CHARLESTON, W. Va. -- West Virginia’s public entities are facing daunting ? and often expensive ? challenges in the wake of the recent tornadoes and flooding.
Administered by the state of West Virginia and the Federal Emergency Management Agency, the Public Assistance Program supports and coordinates help to neighborhoods, municipalities, counties, states and certain private nonprofit agencies to recover from their losses. The program is separate from the Individual and Households Program that provides assistance to homeowners, renters and businesses.
“FEMA Public Assistance dollars come to the community through a cost-sharing partnership between the state and local authorities and the federal government,” said Charleston-based Federal Coordinating Officer Deanne Criswell. “Normally, the federal government funds at least 75 percent of the costs of recovery while the rest is shared by the appropriate public bodies. It could be the state, the county, the town or city or a nonprofit that provides what are called services of a governmental nature.”
These might include privately owned utilities, cooperatives, emergency medical services, clinics, hospitals and schools, Criswell said. Non-qualifying nonprofits may be able to secure loans from the Small Business Administration.
Public Assistance dollars are available to clean up debris, fix damaged bridges and roads, put water systems and utilities back in order, rebuild libraries and replace damaged books, repair hospitals and emergency services, rebuild schools and universities and restore damaged public parks.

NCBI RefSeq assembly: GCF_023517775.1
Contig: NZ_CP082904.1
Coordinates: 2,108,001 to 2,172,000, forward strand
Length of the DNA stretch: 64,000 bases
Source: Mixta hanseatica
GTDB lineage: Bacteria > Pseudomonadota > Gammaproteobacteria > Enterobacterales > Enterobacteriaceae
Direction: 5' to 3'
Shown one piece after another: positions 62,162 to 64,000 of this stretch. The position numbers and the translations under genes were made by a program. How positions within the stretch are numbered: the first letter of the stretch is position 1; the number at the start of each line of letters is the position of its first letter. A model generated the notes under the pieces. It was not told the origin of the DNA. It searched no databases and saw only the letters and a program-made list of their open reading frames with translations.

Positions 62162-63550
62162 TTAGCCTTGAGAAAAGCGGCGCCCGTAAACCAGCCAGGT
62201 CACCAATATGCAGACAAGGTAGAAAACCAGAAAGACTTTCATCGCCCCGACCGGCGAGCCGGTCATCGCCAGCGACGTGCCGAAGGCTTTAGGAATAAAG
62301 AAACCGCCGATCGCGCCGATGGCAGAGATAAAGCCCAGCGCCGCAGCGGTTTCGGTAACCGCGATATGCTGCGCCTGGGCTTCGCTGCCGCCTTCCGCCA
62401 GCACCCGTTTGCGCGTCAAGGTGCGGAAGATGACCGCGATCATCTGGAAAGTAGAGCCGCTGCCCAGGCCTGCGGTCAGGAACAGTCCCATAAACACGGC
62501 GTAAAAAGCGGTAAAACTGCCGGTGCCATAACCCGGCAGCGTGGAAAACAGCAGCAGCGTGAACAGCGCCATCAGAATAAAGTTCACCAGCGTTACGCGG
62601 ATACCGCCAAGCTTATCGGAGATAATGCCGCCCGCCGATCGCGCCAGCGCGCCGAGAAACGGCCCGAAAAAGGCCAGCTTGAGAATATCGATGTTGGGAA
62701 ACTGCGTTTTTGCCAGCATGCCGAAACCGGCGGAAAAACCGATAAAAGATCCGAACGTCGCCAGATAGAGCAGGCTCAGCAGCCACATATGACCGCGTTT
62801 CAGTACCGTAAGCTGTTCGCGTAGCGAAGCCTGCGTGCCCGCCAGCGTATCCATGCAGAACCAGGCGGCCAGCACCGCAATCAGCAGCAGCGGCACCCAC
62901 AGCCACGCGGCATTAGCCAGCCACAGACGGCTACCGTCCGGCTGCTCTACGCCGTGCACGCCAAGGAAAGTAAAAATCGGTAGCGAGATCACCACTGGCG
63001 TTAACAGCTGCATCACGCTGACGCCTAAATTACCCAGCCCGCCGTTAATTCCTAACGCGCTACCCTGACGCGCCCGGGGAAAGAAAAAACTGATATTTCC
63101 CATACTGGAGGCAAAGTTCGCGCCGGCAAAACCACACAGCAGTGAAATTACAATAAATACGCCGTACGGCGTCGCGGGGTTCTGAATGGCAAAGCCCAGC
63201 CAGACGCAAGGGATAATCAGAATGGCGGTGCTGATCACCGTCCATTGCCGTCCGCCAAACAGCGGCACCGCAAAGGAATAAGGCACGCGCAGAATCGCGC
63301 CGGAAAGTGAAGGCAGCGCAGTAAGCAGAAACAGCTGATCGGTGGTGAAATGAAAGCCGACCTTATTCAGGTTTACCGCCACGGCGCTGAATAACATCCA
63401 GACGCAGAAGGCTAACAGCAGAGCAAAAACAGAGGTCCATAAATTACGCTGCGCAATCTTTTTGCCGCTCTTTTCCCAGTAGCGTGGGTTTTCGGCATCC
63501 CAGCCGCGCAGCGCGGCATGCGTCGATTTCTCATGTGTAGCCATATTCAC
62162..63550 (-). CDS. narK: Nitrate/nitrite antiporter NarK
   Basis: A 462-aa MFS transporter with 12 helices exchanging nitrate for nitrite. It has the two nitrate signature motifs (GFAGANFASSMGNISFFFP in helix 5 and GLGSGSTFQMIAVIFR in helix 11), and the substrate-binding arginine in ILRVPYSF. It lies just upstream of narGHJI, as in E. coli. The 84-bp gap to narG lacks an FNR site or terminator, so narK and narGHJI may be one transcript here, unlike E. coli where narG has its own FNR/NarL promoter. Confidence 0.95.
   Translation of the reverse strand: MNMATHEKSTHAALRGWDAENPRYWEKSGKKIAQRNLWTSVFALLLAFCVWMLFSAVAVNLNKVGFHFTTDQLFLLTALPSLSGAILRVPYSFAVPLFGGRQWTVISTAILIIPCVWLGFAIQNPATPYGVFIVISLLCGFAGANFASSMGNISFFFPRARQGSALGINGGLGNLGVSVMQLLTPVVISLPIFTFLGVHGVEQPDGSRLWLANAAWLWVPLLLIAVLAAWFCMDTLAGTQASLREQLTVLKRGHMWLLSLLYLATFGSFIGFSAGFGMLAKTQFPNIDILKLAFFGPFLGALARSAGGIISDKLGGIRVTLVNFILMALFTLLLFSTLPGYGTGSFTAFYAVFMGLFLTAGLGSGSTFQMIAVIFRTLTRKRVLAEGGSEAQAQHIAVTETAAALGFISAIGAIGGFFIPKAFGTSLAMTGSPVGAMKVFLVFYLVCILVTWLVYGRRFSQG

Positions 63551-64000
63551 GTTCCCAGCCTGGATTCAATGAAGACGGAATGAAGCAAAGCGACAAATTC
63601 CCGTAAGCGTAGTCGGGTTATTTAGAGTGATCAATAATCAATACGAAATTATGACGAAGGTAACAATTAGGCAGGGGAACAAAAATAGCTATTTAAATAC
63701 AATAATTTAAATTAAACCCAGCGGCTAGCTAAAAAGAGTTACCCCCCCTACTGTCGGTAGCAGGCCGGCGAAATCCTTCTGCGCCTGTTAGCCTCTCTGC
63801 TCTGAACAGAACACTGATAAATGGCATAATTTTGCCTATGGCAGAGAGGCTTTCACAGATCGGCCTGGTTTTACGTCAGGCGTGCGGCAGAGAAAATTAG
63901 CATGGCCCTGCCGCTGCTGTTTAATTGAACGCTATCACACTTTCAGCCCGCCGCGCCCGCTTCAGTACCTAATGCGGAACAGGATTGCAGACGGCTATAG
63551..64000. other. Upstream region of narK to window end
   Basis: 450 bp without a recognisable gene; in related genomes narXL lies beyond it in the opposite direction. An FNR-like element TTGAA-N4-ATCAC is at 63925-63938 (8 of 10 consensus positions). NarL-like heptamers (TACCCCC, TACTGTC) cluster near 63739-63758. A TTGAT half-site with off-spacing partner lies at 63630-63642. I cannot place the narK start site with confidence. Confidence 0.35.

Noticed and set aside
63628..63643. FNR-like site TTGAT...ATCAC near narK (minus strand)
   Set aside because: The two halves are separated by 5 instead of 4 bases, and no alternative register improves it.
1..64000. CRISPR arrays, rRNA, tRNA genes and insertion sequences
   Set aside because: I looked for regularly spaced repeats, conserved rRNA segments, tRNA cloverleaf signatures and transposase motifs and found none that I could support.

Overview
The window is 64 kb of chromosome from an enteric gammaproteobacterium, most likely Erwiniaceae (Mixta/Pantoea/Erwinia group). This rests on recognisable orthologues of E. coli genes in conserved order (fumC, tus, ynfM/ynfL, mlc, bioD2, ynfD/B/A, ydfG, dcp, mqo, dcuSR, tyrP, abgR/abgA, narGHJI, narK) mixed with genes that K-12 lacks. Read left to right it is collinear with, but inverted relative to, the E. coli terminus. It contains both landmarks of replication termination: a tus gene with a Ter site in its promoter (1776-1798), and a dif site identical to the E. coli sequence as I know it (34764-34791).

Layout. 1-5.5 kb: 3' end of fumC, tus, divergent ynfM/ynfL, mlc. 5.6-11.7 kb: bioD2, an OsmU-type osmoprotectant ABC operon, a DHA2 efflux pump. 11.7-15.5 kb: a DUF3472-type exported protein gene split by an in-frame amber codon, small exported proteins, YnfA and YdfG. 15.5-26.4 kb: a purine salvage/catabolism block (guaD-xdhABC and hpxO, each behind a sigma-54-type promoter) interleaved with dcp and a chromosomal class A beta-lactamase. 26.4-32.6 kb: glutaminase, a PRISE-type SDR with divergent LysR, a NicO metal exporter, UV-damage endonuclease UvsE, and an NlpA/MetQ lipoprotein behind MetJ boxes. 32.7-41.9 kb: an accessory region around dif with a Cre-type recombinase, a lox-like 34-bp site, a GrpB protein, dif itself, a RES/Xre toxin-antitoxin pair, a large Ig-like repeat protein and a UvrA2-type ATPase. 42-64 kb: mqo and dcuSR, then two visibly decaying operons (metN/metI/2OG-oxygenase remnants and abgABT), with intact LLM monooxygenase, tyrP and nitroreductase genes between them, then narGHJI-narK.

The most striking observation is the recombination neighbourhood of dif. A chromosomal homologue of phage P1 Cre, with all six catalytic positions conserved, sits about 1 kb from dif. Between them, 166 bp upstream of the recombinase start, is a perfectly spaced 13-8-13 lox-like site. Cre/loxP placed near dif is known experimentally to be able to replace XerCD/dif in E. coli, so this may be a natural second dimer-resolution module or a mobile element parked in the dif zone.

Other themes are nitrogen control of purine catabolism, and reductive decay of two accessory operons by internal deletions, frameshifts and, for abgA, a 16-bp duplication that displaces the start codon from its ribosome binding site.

The West Virginia counties that were approved for Public Assistance are Doddridge, Harrison Lincoln, Logan, Marion, Mingo, Monongalia, Preston, Ritchie, Roane, Taylor and Wayne.
As soon as practicable after a disaster is declared and the areas that are eligible for help are designated, the state, assisted by FEMA, conducts “applicant briefings” to inform potential beneficiaries what help is available and how to apply for it. The public entities have just 30 days after the disaster declaration is signed by the president to file for assistance.
After the briefings are concluded and requests for assistance are filed, a “kickoff meeting” is held in which damages are reviewed, needs assessed and a plan of action formulated. A combined state/federal team determines the eligible work and its estimated cost and prepares a “project worksheet.” FEMA then reviews and approves the worksheets and obligates the federal share of the costs. These funds ultimately go to the state for disbursement to the local applicants.
For so-called “small projects,” those that will spend less than $66,400, once a project is approved payment is made by FEMA and no further accounting is required. For projects that exceed the threshold, payment is made after the completion of the project, although interim payments might be forthcoming. The management of the larger jobs becomes the responsibility of the state while FEMA continues to monitor the progress and ensures that the work is properly paid for and complies with applicable laws and regulations.
By the close of business on April 9, some 46 requests for public assistance had been filed with FEMA by governmental agencies in West Virginia and 12 filed by private nonprofits.
FEMA’s mission is to support our citizens and first responders to ensure that as a nation we work together to build, sustain, and improve our capability to prepare for, protect against, respond to, recover from, and mitigate all hazards.